Found in 26 Collections and/or Records:
First day cover from the British Astronomical Association with Halley’s Comet 17p stamp affixed, 1986-02-18
Envelope with printed images of Halley, a satellite and the comet as depicted on the Bayeux Tapestry and in art, with the 17p Halley’s Comet stamp affixed. Postmarked by the London Planetarium and by British Airways. Also an information sheet (originally enclosed in the envelope).
Envelope with a printed image of Edmond Halley and the Comet, marked ‘The London Planetarium welcomes the return of Halley’s Comet’. The Halley 17p stamp is affixed, postmarked by the London Planetarium.
First day cover from the Royal Greenwich Observatory with all four Halley’s Comet stamps affixed, 1986-02-18
Envelope marked ‘The Return of Halley’s Comet / Official Cover, Old Royal Observatory Greenwich’, printed with an image of the comet and a satellite. Four Halley’s Comet stamps are affixed, postmarked by the O.R.O. Greenwich, ‘Many Happy returns to Halley’. Also an information sheet on the comet (originally enclosed in the envelope).
Observations, notes and drafts, with related correspondence.
The Portsmouth Collection is the principal collection of Isaac Newton's scientific and mathematical papers, including early drafts of the Principia, and his correspondence with Oldenburg, Halley Flamsteed and many of the other most prominent scientists of his day.
Illustrations, photographs and posters relating to Halley's Comet.
First day cover envelope issued by the International Astronomical Union, New Delhi, decorated with a sun and moon and bearing a 100-rupee stamp showing Halley’s Comet.
Correspondence and newspaper cuttings regarding a falling meteor of 23 November 1877, including drawings of the flight and subsequent explosion of the meteor that night at approximately 8 hours 24 minutes Greenwich Mean Time. There is also an account of another exploding meteor viewed that evening from Whitney, Oxford, at 7 hours 35 minutes.
The volume is divided into sections comprised chiefly of correspondence between Airy and British and international astronomers on the minor planets. It includes demands for ephemerides for the minor planets, the possibility of planets between Mercury and the Sun, observations and announcements on the discovery of asteroids, and material on comets sighted during this period. There is also an article on the cost of crime in England and Wales for 1858.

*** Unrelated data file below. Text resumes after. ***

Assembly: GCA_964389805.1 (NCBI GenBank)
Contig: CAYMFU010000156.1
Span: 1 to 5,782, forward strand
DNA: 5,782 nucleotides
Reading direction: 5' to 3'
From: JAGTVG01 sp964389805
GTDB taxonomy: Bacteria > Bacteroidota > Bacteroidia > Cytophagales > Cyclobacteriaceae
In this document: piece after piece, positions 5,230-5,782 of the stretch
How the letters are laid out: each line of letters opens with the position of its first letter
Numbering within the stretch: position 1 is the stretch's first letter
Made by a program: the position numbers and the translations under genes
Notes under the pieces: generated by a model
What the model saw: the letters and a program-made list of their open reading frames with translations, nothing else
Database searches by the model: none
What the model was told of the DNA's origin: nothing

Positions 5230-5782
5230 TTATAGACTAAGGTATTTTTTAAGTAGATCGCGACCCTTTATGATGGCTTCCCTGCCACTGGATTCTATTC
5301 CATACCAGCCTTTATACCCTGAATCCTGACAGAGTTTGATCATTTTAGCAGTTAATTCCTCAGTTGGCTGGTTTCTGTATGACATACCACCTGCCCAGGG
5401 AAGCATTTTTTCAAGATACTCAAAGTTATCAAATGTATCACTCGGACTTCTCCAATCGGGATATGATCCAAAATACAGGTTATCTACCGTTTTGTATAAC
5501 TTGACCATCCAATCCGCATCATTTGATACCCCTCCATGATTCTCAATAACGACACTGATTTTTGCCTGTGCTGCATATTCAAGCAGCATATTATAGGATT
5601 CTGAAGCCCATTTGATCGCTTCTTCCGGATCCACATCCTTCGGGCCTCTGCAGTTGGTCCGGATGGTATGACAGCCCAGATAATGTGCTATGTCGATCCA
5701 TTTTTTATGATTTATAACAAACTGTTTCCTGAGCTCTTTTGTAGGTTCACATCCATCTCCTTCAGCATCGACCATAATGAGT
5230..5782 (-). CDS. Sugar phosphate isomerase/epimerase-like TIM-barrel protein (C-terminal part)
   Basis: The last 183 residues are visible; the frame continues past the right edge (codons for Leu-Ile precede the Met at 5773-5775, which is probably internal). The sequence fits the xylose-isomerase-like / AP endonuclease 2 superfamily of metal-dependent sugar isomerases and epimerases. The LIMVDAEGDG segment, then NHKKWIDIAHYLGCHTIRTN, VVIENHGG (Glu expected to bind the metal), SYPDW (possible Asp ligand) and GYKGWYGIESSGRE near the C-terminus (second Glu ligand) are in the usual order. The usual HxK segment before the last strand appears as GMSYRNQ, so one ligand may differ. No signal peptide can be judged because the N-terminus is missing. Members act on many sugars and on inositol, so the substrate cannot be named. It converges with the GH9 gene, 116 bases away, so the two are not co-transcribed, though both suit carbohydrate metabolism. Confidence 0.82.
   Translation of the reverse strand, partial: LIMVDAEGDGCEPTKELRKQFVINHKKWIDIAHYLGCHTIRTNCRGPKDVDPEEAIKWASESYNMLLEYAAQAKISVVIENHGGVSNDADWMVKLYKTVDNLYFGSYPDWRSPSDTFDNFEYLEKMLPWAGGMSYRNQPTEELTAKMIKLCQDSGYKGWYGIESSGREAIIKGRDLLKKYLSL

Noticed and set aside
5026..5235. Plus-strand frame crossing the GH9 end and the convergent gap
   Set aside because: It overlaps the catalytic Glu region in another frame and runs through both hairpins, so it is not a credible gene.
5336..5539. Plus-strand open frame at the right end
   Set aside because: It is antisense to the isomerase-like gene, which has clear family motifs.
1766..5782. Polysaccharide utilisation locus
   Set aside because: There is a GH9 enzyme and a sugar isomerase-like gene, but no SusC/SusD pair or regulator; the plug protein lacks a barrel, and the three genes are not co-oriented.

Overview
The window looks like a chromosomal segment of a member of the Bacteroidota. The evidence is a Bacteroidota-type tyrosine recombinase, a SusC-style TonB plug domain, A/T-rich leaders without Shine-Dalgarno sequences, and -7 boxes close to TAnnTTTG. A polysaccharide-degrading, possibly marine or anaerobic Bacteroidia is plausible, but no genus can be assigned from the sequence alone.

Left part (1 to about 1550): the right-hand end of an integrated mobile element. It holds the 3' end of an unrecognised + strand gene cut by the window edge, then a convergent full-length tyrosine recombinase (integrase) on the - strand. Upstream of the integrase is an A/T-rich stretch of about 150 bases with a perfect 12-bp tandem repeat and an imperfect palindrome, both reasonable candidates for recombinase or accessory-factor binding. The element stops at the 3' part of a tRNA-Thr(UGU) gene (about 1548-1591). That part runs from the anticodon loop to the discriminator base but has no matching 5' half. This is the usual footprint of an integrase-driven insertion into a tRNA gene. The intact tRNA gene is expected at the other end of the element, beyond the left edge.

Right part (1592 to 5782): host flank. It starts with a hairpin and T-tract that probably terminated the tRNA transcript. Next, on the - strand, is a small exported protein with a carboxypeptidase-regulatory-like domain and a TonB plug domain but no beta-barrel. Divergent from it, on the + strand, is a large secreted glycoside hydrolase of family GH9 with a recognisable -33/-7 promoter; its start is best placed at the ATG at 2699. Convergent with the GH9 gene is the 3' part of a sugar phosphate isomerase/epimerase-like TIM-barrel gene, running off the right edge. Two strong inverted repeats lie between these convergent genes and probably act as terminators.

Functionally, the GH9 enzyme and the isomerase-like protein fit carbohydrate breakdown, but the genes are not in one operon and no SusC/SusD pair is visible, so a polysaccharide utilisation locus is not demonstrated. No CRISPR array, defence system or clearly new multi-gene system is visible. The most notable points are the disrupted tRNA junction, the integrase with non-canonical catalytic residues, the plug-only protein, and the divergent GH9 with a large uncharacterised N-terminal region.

Circulars and letters on the observations of various minor planets, some newly discovered, and extensive works on comets, correspondence relating to comets and newspaper articles. There is a print drawing and description of Donati's comet; a letter from J.F. Encke on his comet; an article from 'The London Review', 13 July 1861, on the Great Comet of 1861; a listing of comets; and a piece on minerals in England. There is also a letter sent anonymously to 'Professor Faraday'.
Circulars and a few letters on the observations of various minor planets, some newly discovered. The volume also contains many pieces on comets, chiefly ephemerides, but also descriptions and letters on cometary matters, such as 'The Second Comet of 1862'. There are sections on Brorsen, Encke, Klinkerfues and D'Arrest's comets.
Stamped ‘Edmond Halley Memorial Service Westminster Abbey’ and marked ‘Star Card no. M’ [sic.].
The UK Archival Thesaurus has been integrated with our catalogue, thanks to Kings College London and the AIM25 project for their support with this.